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4- 19 p Er MoNDRIAN. Composnion in Whne, Block, ond Red. 935. Oil on canvas, 40% x41".

Collectlon, The Museum

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MrEs vaN oER RoHE. Crown Ha l, lllinois Institute of TechnoloSy, Chica8o. 1952-56

of llodern Art, New York. Gif! of the Advisor/

sonre\(trt more like Mondrian $.rn like Russell. They soughr far above rhenlselves for inspiration and turncd thcir backs on the Lletails of everyday existence. ln its r,:ry tlrc fa:rnaLts l.dst Snfper (.F9.4-21) by Leonardo da Vinci (1452 l5l9)is es good an cxample ofthe Renriss.rnce se.lrch for harlnony as Mondrian's pailting is of twcnticft'cen!rr y seriousness. Ler us examine ir ir terms of Line and forn. The rvork is remarkably symmetricrl. Leonardo assembled fie nvelve .rposrles rn four groups of $ree with two groups to tlre left of Christ and two grorps ro His right. Chrisr Himsclf is posecl encl cL eut so rs to folm a pvr:rmid (fig.,1-22). Hc is d1c nros! sr.rble *ipe in tlle entire work, and rhe nlosr isol.rred and self suffcient 6gurc. Thc r11olncnt is irllmediatelv .rfrer He has spoken the words, "Onc of you shall bctlay mc." Thc parry is .tlive $irh specr lation. ludas, Nhose he:d is fourth fron the left, draws back in fear.rnd hxtfcd.HisoutlxreisasrriangularastheMasrer'sburislopsided,scalcnc,and fer lcss st.rble. Of the disciples only he h.rs a face caughr by darkncss. His left aln is p.rrallelto dre left arn ofthe disciple seated between him andJcsus, rnd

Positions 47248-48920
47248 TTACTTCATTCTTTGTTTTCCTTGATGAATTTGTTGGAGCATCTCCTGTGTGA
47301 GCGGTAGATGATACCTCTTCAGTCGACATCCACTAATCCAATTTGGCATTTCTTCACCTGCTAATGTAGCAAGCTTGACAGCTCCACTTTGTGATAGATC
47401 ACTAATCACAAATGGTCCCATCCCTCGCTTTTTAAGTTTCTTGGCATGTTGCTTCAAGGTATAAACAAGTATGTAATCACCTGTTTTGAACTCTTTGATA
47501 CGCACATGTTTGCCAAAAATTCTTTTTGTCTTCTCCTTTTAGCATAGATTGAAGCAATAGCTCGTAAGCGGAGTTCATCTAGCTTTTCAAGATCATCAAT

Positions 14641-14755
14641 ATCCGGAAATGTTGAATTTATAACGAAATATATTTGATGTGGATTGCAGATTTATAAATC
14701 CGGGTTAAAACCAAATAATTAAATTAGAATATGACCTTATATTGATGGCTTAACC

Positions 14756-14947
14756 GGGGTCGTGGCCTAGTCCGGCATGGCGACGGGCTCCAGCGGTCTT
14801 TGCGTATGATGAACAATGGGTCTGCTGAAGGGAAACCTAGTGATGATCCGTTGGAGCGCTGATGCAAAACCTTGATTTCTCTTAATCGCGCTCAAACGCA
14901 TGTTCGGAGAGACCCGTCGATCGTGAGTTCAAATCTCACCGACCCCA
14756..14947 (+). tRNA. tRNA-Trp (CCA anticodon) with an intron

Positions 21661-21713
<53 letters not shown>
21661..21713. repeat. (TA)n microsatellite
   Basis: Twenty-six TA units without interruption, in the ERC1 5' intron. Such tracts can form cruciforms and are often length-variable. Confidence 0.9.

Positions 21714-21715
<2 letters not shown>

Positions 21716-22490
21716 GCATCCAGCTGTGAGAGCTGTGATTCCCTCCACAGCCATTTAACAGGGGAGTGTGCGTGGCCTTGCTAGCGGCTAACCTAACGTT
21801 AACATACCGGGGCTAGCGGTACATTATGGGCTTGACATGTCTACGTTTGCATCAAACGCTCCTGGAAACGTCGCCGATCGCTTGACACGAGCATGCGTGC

drc two disciples' arms are et en angle to dre table which rs precisely opposite to the angle srruck by lesus's right arm. This esrablishes betwccn Christ and His neighbor a wide V rhat echoes His ot'n silhouetre inverted. At thc point of drcVHe is in conracr$,idr rhe rdjacentdisciple. tsutrhe width of rhe V and the repetition of its left side inJud,rls amr bars Him from the trairor. By nrcaN of this geomerry Leonardo conveys borh rhe historical closeness and thc moral dist.rnce berrveen the Messi:rh and ludas. Then drared rrianguLarity accencs